[SydPhil] Jared Medina (Delaware), 'The Cognitive Neuropsychology of Body Representations', Macquarie Uni, Nov 23, 11am

John Sutton john.sutton at mq.edu.au
Mon Nov 6 17:11:13 AEDT 2017

CEPET colloquium series.

Contact/ enquiries Kirk Olsen, kirk.olsen at mq.edu.au

  *   Title: The cognitive neuropsychology of body representations
  *   Where: Room 3.610, Level 3, Hearing Hub Building, Macquarie University
  *   When: Thursday November 23, 2017
  *   Time: 11:00am - 12:00pm
  *   RSVP: Kirk Olsen (kirk.olsen at mq.edu.au)
  *   Abstract: Individuals with impairments after amputation (phantom limbs) and brain damage have contributed to the concept of a “body schema” – an online, multisensory representation of the body in space. While the concept of the body schema has been of some heuristic value, its utility is limited by a lack of specificity. To that effect, we have proposed a new account of sensorimotor body representation – dissociating the traditional “body schema” into different subsystems. In this talk, I will discuss how evidence from individuals with brain damage can contribute to a greater understanding of how we represent the body in space. First, I will discuss how evidence from both behavioral testing and functional neuroimaging with brain-damaged individuals provides insight into plasticity and tactile localization. Next, I will use evidence from individuals with tactile and crossmodal synchiria to understand the role of interhemispheric inhibition in representing stimuli on and around the body. Finally, I will present evidence from novel illusions using a mirror box to demonstrate how stored body representations influence both multisensory integration and our sense of embodiment.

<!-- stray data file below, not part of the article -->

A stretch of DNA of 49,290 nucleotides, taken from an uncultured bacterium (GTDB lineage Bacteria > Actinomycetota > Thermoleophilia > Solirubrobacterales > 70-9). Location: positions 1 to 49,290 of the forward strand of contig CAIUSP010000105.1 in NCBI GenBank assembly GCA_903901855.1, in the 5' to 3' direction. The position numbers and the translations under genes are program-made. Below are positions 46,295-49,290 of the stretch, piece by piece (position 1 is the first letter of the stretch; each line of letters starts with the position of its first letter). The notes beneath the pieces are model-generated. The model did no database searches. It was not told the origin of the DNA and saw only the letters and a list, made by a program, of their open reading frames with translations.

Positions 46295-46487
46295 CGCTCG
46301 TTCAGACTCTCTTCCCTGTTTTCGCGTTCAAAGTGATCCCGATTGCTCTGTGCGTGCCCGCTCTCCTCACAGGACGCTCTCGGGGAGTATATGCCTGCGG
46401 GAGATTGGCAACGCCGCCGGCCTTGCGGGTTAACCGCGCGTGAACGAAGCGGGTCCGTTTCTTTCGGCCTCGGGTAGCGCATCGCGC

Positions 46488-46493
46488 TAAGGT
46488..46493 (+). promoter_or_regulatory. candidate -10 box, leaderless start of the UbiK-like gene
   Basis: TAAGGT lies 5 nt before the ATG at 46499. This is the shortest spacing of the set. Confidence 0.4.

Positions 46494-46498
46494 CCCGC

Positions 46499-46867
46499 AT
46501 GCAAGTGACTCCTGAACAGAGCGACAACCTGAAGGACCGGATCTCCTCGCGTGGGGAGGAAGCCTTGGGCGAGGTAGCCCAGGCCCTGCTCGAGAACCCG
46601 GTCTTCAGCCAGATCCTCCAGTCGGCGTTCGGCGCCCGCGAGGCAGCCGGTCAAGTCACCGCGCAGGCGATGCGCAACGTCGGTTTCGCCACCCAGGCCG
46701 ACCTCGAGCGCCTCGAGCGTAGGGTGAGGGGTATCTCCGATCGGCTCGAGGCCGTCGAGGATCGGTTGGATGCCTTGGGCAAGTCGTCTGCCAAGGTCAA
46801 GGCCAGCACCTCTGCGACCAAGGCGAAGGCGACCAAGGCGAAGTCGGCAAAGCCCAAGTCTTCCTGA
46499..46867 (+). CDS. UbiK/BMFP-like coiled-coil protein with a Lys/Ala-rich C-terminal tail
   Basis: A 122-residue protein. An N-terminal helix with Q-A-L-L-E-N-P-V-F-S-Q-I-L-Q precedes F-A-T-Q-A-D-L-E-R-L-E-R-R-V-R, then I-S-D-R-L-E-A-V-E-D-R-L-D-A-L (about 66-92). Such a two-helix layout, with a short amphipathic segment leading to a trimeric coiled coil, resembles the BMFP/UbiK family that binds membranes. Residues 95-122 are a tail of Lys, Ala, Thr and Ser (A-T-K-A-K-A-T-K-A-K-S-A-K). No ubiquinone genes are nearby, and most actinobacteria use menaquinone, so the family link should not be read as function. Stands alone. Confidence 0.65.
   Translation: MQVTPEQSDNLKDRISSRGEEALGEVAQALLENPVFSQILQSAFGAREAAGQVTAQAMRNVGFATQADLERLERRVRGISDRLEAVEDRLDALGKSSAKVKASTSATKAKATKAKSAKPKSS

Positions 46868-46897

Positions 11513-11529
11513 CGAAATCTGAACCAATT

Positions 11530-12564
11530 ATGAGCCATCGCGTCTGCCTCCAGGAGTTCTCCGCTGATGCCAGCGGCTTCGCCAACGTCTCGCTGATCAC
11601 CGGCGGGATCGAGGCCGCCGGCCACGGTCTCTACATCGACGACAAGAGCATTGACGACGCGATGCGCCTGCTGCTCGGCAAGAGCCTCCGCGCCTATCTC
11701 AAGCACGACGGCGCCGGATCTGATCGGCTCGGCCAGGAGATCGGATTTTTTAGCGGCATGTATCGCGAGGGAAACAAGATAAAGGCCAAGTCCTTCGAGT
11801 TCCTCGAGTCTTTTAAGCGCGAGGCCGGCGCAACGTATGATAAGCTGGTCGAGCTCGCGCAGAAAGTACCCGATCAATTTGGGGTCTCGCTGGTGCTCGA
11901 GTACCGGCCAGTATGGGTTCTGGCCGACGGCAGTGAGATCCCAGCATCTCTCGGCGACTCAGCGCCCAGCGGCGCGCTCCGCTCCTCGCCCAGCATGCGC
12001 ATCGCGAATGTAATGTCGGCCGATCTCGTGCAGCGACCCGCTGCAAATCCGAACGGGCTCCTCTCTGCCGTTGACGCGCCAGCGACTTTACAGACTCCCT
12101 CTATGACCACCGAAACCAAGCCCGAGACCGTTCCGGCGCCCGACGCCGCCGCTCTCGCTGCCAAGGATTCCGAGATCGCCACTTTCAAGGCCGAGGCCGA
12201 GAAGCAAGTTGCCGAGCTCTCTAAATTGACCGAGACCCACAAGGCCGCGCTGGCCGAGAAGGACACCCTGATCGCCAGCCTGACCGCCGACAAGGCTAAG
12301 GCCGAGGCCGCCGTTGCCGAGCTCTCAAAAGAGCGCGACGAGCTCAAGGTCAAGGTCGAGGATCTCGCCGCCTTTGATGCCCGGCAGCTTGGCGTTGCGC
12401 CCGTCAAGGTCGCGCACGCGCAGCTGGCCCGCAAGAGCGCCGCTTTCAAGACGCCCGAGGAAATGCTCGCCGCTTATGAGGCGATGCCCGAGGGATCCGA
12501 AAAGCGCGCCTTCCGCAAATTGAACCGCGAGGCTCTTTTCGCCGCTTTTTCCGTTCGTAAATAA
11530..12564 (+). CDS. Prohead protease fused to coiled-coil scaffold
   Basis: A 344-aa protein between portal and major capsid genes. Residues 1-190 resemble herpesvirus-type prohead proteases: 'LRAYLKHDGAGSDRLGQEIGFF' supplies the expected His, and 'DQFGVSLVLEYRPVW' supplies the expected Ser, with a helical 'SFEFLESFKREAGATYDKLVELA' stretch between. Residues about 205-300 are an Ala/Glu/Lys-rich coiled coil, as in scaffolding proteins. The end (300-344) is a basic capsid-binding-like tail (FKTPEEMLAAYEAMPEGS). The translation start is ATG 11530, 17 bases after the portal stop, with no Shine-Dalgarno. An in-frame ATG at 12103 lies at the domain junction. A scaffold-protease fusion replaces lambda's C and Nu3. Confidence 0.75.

*   Jared Medina is an Assistant Professor in the Psychological and Brain Science department at the University of Delaware.  He received his PhD from Johns Hopkins University in 2006 working under Brenda Rapp, and was a postdoctoral fellow with H. Branch Coslett at the University of Pennsylvania. His research is focused on how the brain represents the body and space around us, using evidence from cognitive neuropsychology, brain stimulation (TMS), functional neuroimaging, and behavioral studies with neurologically-intact individuals.






Professor John Sutton

Department of Cognitive Science

Macquarie University

Sydney, NSW 2109, Australia

john.sutton at mq.edu.au



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